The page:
Lightning Maps for YT?

Wildfire season is upon us, albeit quietly in the southern Yukon, but not for those near us. This has me thinking of the primary cause of wildfire, lightning (followed closely by human carelessness), and, of course, maps and spatial data. What kind of lightning maps and data are there?

(Aside: Keep an eye on Yukon government’s Wildfire Maps page from Community Services branch for current and historical Yukon fire activity.)

Canada’s Weather service has a near real-time lightening map, but zoom and pan is limited to a narrow selection of coarse regions and you can’t add/remove layers, change projection etc.

The Canadian Lightning Danger Map (CLDM) represents areas at greatest risk of being struck by lightning in the next 10 minutes.

From <http://www.weather.gc.ca/lightning/index_e.html>

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Real time data is not available. That appears to be a commercial subscription service of which Canada participates, I assume on a quid pro quo basis. There is mention of historical data being available on request, so I asked.

Vaisala Global Lightning Dataset GLD360 is a service that provides real-time lightning data for accurate and early detection and tracking of severe weather. The data provided is generated by a Vaisala owned and operated world wide network. From <http://www.vaisala.com/en/products/thunderstormandlightningdetectionsystems/Pages/GLD360.aspx>

The maps are pretty simple, the urls predictable, and the strike colour high contrast. It shouldn’t be that difficult to build a screen scraper to turn those bitmaps back into (very fuzzy) data. It could even be quite a bit of fun. But. What a kludge.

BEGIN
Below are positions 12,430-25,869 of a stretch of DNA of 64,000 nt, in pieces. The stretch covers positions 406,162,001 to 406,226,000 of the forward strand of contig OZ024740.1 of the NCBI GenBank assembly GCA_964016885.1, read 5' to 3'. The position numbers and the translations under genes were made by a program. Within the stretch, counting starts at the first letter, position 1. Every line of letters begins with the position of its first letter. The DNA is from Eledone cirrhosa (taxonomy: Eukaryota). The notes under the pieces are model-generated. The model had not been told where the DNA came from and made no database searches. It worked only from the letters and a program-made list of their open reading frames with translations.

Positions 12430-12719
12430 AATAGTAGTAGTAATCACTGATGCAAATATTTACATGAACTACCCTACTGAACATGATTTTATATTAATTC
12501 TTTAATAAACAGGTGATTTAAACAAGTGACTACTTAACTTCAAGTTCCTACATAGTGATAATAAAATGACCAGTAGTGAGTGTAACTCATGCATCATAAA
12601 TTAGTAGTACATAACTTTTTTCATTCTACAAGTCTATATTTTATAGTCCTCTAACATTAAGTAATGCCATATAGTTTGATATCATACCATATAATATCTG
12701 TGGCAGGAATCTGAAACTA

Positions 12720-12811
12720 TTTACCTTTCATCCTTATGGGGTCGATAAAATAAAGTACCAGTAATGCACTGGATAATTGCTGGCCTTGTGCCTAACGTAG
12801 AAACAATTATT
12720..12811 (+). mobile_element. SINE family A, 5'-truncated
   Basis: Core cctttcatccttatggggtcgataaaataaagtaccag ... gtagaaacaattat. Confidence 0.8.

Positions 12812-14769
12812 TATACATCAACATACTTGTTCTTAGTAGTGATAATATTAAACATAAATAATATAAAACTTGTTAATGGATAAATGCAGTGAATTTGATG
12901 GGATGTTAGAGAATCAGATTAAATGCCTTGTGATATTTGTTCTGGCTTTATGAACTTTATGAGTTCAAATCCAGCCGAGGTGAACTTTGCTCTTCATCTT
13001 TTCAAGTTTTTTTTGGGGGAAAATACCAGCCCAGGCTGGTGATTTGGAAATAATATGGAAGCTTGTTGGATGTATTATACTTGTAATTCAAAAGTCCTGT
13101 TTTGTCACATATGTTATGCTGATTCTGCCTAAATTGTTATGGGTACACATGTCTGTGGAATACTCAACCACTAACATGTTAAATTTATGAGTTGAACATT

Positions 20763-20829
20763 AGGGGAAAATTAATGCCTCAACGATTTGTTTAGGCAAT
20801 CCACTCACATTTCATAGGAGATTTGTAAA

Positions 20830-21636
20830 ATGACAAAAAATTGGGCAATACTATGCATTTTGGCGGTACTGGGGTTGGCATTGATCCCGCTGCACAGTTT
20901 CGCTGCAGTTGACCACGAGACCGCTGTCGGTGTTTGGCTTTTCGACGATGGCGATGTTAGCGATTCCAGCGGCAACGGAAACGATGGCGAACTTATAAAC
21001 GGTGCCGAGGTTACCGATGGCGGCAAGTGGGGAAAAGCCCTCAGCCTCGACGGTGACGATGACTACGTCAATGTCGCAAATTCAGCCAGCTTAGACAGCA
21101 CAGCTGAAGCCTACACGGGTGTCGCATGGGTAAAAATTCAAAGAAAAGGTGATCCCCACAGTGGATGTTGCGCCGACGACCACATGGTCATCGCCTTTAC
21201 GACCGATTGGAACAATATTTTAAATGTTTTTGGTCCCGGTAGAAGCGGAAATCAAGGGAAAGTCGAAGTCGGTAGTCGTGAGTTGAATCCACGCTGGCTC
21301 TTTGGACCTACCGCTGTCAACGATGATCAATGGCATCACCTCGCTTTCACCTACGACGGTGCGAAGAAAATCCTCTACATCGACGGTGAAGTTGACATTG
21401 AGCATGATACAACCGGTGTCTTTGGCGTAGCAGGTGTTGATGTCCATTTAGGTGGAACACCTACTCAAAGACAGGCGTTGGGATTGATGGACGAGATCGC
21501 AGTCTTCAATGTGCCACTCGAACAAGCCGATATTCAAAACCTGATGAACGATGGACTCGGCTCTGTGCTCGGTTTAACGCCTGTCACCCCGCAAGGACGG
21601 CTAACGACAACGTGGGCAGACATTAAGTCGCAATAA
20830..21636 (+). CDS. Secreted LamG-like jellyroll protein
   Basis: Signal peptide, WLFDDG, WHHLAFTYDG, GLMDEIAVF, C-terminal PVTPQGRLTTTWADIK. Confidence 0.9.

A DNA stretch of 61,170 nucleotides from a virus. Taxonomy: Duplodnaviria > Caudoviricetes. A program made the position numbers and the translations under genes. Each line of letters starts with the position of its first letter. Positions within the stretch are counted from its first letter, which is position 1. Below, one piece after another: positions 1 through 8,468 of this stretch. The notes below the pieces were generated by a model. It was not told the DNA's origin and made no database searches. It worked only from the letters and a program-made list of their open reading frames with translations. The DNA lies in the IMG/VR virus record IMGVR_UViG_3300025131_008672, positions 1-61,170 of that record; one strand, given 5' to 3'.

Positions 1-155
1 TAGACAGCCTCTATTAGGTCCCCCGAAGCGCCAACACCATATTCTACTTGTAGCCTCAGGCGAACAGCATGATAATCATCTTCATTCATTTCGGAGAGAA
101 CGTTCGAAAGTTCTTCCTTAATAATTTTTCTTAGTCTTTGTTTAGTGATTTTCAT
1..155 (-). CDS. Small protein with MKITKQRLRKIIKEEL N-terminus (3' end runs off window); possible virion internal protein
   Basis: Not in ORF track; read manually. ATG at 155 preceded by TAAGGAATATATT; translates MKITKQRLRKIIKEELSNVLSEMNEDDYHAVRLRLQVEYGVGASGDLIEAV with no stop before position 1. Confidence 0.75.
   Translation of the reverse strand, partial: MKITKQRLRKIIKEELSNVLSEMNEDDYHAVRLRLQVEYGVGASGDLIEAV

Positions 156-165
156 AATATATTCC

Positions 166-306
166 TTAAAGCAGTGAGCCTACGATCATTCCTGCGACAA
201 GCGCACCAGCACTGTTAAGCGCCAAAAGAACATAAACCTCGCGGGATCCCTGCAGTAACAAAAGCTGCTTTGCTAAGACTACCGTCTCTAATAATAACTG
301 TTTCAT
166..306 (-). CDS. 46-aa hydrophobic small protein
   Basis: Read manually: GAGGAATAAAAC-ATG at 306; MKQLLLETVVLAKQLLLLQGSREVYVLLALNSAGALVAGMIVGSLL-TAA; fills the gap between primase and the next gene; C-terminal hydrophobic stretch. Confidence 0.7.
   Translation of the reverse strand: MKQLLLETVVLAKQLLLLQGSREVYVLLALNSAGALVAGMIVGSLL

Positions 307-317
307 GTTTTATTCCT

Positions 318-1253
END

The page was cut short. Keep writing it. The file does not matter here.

Are there any other choices? Well yes, for under 300 euros you can put up your own lightening detector and participate in the Blitzortung.org amateur lightning detection network. As long as your station is sending data you can download all the other station data from around the world.

[LightningMaps.org depicting strikes of] the last 60 minutes … The real-time data comes directly from the computing servers of Blitzortung.org, which are fed by hundreds of stations on several continents. The delay is calculated from the time stamps of each strokes compared to the current time.

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Ok, amateur, but is it any good? Judging from one evening of research and a single trial of comparing screenshots, yes. In fact Blitzortung seems to have more data than Canada Weather (probably due to differences in how far back they each time slice) — excepting the Territories. So Yukon, how about it? Can you convince yourself and some friends to put skin in the game? I’m in with some cash and volunteer hours, but for success we need:

… individuals with an interest in meteorology and competencies in electrical and computer engineering. For the construction and operation of a lightning detector a basic understanding of the used reception technique is necessary.

From <http://en.blitzortung.org/cover_your_area.php>

Know anyone who might fit that bill and be interested? Drop me a line.


2017-Jul-21: Environment Canada responded quickly to the historical data request. The exchange was prompt, courteous and friendly. Unfortunately it’s not adequate for mapping, as it’s not data. I followed up by asking for csv, geojson, shapefile, … but that is not available at this time due to licensing restrictions. What they can give are screenshots of Google Earth or Maps above a given location on your date of interest.

In the good-to-know category, there is an error ellipse associate with each strike that’s not depicted in the point rendering, see 3rd image. (99% confidence that strike occurred within the shaded area.)

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